Tobacco giant Altria Group (NYSE:MO) leads the U.S. market, with its Marlboro cigarettes, Copenhagen snuff, and Ste. Michelle wines presenting a formidable diversified portfolio of popular brands. Yet Reynolds American (NYSE:RAI) has been increasingly feisty in the No. 2 spot in the domestic tobacco market, and the decision from partner British American Tobacco (NYSE:BTI) to buy out the portion of Reynolds American that it doesn't already own has many investors wondering if another merger in tobacco has the potential to hurt its own business. Let's look more closely at the Reynolds deal to see what's at stake, and how it will affect Altria.

Image source: Reynolds American.

The Reynolds deal in a nutshell

Under the proposed combination, British American Tobacco agreed to pay Reynolds American shareholders roughly $56.50 per share, with a combination of cash and stock as consideration for the deal. Reynolds shareholders would receive $24.13 in cash along with stock in British American worth $32.37, or 0.5502 shares for every Reynolds share owned. British American noted that the offer represented a 20% premium to the closing price for Reynolds shares immediately prior to the announcement.

British American was optimistic about the positive effects of the merger. Currently, brands like Newport, Kent, and Pall Mall have their ownership rights split across the two companies, with Reynolds having domestic sales and marketing privileges, while British American takes care of international distribution and sales of those brands. Combining the two companies unites ownership in a single entity, simplifying some of the inter-corporate transactions that are required under the current structure.

Moreover, British American celebrated the idea of creating a global powerhouse in tobacco. Reynolds would provide the leadership position in the key U.S. market, while British American pointed to high-growth emerging markets across South America, Africa, the Middle East, and Asia as a key asset that it's bringing to the table.

Most investors believe that the British American deal will make it through regulatory scrutiny. As the companies themselves note, there's relatively little geographical overlap between the two companies, presenting a much different situation than what Reynolds American faced when it sought to merge with tobacco peer Lorillard in 2014.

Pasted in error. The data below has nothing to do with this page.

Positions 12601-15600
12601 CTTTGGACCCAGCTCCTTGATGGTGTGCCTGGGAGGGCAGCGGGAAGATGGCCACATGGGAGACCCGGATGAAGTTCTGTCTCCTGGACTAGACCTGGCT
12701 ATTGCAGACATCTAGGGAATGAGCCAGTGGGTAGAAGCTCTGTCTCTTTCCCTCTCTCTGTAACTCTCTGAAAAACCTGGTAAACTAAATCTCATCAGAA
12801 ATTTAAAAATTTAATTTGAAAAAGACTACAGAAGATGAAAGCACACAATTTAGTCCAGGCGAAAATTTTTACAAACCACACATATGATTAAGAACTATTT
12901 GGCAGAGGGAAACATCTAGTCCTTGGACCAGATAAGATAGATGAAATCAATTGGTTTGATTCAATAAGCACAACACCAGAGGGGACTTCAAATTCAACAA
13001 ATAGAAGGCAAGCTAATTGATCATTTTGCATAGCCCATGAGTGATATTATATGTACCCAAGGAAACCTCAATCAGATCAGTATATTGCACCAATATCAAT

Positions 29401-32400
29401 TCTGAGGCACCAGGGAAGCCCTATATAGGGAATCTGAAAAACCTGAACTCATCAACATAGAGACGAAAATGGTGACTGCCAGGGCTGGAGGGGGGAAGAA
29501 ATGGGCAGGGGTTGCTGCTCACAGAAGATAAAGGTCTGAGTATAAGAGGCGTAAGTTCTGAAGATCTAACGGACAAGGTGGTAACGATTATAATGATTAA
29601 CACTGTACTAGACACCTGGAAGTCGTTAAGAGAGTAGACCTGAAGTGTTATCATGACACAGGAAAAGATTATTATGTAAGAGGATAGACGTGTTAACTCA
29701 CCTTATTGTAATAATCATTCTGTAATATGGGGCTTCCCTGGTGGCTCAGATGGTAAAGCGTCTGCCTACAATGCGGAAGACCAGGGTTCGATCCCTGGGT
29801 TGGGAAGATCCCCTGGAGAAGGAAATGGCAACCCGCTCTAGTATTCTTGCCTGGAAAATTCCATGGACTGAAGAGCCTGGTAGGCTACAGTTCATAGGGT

Why Altria shareholders shouldn't panic

It's that last point that should provide some reassurance to Altria investors. At least for now, it's not evident that British American would seek to make any moves to expand its presence in the U.S. as part of a merger with Reynolds American. Instead, things are likely to remain similar to the status quo for the domestic tobacco market, with Reynolds continuing to look for ways to outduel Altria.

However, that doesn't mean that Altria can afford to ignore the deal's implications entirely. One of the key planks that British American and Reynolds American can point to as a long-term growth strategy is integrating their next-generation products (NGP) divisions, bringing together research and development teams to look more closely at the higher-growth arena within smoking. British American said in its description of the merger that part of its goal from the combination was "to deliver a world class pipeline of vapour and tobacco heating products across all the fastest-growing NGP markets globally."

Some have argued that a combination of Reynolds and British American could spur Altria to look at reuniting with its spun-off Philip Morris International. Altria is actually the smaller company, and so it would be likely that any merger proposal would be made by Altria's former subsidiary. Given the reputation Altria has as an industry leader, it wouldn't necessarily want to be overshadowed by a combined British American that boasted the highest sales and operating profit in the business.

Reynolds American hasn't formally accepted British American's offer yet, so speculating on what Altria would do in response is a bit premature. Nevertheless, given the likelihood of a Reynolds merger going through, Altria needs to look long and hard at how it can respond to the move going forward.

This article represents the opinion of the writer, who may disagree with the “official” recommendation position of a Motley Fool premium advisory service. We’re motley! Questioning an investing thesis -- even one of our own -- helps us all think critically about investing and make decisions that help us become smarter, happier, and richer.